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Speaking for Ourselves

'My life was shattered, in just one day': Launch of 'Inquisition'

'My life was shattered, in just one day': Launch of 'Inquisition'

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 Migrant Voice -
 Migrant Voice - 'My life was shattered, in just one day': Launch of 'Inquisition'

“It’s like an empty pocket, an empty stomach, and broken heart, a hopeless future. What can be worse than those things?” Shabbir, Inquisition

More than 100 people attended the launch of “Inquisition” on Tuesday 21 May, a short film about the injustice facing tens of thousands of international students who were wrongly accused of cheating on an English test by the Home Office in 2014.

The film was made for Migrant Voice by award-winning filmmaker Tim Langford and tells the stories – in their own voices – of five of the students, who were stripped of their visas and their rights five years ago and have been fighting to clear their names ever since. 

Watch the film here.

The event was hosted by Migrant Voice and Stephen Timms MP, a long-time supporter of the students.

Affected students, journalists, lawyers, MPs, campaign supporters, university staff and former administrators of the English test were all in the audience, watching the film in rapt silence. Some were moved to tears.

Introducing the film, Tim Langford thanked the students for trusting him to tell their stories and explained why he got involved in the first place.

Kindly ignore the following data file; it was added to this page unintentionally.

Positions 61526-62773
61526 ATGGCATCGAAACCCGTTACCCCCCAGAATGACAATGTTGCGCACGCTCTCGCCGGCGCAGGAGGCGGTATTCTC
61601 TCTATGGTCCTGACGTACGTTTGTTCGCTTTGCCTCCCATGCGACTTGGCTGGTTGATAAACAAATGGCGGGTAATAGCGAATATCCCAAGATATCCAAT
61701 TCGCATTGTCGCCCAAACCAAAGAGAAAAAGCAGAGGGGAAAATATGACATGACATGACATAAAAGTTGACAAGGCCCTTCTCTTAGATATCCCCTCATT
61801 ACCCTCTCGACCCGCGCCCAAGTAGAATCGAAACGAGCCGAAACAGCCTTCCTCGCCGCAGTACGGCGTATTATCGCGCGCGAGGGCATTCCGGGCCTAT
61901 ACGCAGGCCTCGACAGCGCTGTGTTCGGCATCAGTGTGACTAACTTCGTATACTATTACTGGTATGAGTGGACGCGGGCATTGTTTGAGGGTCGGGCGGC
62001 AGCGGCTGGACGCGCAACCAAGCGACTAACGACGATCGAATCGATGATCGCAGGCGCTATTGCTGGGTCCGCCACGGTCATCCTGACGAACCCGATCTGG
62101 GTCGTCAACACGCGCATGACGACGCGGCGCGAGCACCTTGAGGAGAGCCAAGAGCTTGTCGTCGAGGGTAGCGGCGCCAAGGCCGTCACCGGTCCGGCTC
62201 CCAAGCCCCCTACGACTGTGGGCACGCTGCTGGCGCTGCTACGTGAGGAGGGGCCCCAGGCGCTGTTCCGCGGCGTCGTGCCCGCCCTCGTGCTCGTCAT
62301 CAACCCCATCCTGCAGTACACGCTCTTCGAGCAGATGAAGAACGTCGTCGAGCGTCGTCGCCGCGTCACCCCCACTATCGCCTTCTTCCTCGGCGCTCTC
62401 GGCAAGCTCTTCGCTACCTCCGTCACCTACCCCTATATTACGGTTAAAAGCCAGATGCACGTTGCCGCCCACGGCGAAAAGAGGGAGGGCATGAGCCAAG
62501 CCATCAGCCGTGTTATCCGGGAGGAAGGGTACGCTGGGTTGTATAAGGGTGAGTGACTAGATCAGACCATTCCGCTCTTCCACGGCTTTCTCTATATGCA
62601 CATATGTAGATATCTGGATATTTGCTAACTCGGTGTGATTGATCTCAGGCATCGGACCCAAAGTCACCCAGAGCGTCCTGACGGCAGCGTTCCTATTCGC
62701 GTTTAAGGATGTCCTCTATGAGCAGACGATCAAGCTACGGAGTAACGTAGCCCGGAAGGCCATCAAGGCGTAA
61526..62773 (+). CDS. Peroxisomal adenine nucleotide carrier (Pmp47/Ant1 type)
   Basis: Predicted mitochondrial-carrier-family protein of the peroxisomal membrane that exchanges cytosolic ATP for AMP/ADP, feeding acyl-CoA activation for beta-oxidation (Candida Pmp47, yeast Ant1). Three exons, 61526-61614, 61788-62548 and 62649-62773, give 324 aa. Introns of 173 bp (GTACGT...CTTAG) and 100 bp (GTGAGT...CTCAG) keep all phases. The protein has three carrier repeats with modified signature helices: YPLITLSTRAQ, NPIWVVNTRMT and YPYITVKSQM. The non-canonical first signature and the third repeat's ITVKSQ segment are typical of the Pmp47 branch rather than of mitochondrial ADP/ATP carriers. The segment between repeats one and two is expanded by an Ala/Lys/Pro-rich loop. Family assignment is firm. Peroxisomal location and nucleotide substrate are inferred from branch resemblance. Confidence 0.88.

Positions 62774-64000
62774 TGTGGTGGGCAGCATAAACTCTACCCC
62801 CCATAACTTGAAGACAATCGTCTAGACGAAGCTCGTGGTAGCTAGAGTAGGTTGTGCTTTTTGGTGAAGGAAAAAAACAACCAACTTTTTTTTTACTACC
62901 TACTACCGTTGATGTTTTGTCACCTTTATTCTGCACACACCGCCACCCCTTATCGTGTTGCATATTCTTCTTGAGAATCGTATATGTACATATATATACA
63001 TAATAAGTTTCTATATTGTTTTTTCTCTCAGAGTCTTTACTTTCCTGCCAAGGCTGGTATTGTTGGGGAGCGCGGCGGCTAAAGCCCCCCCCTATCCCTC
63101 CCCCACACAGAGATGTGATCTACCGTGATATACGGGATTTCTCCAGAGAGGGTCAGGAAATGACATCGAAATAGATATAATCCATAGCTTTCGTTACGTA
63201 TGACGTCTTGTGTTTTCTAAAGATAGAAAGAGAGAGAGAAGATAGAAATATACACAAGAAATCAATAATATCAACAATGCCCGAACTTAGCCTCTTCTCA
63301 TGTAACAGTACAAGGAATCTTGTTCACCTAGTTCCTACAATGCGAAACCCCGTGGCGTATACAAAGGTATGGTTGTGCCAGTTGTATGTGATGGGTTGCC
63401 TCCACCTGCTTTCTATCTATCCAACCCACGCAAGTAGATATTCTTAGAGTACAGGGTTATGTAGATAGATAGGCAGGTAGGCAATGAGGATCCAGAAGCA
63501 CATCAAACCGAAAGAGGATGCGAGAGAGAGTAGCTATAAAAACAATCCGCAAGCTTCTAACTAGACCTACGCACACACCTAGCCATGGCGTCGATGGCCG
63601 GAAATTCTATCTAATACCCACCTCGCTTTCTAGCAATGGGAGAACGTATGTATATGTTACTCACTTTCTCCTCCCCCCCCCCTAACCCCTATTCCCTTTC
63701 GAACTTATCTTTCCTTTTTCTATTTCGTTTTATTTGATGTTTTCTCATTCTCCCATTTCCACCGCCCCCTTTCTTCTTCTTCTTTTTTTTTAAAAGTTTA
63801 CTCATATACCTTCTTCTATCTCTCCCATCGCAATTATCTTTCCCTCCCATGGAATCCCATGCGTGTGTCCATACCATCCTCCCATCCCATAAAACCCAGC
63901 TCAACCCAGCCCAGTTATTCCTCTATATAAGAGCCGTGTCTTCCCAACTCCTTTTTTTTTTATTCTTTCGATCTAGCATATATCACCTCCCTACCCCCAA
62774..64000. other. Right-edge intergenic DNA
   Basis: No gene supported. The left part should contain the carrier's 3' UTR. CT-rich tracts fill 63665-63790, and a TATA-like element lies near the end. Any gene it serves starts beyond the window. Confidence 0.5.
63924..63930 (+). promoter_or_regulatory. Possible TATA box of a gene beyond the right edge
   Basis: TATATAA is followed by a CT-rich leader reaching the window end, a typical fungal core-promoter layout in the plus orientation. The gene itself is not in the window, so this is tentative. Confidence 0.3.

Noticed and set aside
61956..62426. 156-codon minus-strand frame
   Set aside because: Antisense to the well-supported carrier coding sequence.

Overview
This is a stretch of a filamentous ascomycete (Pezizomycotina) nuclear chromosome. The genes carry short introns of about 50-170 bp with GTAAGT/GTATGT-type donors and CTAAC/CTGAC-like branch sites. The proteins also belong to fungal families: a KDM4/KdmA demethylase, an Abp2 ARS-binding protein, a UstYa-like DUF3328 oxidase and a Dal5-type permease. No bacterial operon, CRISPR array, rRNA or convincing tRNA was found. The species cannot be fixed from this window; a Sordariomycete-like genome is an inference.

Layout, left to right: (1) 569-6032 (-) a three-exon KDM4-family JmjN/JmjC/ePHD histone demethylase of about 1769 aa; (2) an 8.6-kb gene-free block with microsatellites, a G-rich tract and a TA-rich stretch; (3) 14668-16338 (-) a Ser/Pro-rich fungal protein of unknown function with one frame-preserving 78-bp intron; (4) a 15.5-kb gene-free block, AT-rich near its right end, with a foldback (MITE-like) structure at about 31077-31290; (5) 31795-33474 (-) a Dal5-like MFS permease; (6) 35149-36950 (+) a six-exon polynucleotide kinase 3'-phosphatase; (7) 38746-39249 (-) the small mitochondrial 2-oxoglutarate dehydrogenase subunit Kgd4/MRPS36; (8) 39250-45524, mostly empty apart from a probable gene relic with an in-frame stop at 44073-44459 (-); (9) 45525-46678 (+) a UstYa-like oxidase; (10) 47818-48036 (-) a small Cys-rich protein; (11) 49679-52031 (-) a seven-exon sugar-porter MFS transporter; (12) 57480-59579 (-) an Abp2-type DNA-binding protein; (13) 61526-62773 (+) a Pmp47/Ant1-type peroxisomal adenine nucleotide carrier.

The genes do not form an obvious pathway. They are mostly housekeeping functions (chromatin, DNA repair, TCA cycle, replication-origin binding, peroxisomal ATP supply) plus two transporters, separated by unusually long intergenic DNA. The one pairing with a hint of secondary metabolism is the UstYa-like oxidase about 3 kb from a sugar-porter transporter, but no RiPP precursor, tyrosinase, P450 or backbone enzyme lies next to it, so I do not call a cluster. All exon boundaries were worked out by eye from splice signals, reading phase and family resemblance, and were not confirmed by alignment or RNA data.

“I was so moved by the stories I heard that I felt impelled to do what I could to support their campaign,” he said. “This really is the most appalling miscarriage of justice.”

In the film, the five students spoke about their hopes and dreams on arriving in the UK and the brutal impact of the wrongful allegation five years ago.

“My life was shattered, in just one day,” says Waqar. “And it’s going on and on and on, not stopping… I was even researching the best ways to do suicide.”

Following the film there was a lively panel and audience discussion, with panellists Amelia Gentleman (Guardian journalist), Robert Wright (Financial Times journalist), Sonali Naik QC and Patrick Lewis (lawyers at Garden Court Chambers who have dealt with many TOEIC cases), and Migrant Voice Director Nazek Ramadan trying to dissect exactly how this “tragedy” (as Patrick Lewis called it) was allowed to unfold.

Amelia Gentleman made the point that the allegations coincided with the abolition of legal aid for immigration cases, which made it much more difficult for students to appeal, while Robert Wright criticised the Home Office for asking ETS (the testing company) to “mark its own homework”.

Politicians in the audience included Stuart McDonald MP, Barry Gardiner MP, Afzal Khan MP, Martyn Day MP, Lyn Brown MP, Andy Slaughter MP and Keith Vaz MP.

Keith Vaz, who was chair of the Home Affairs Select Committee in 2016 when they carried out a small investigation into this issue, pledged to take up the cause once again.

“I’m sorry that we let you down in Parliament,” he told the students present. “This is a huge scandal… and it’s time that we revisit this in Parliament.

“We will be colluding with those who did this if we did not do everything we can to make sure justice is done.”

- Sign the petition here

- Visit our campaign page here

- Read the latest campaign updates here

- See media coverage of the campaign here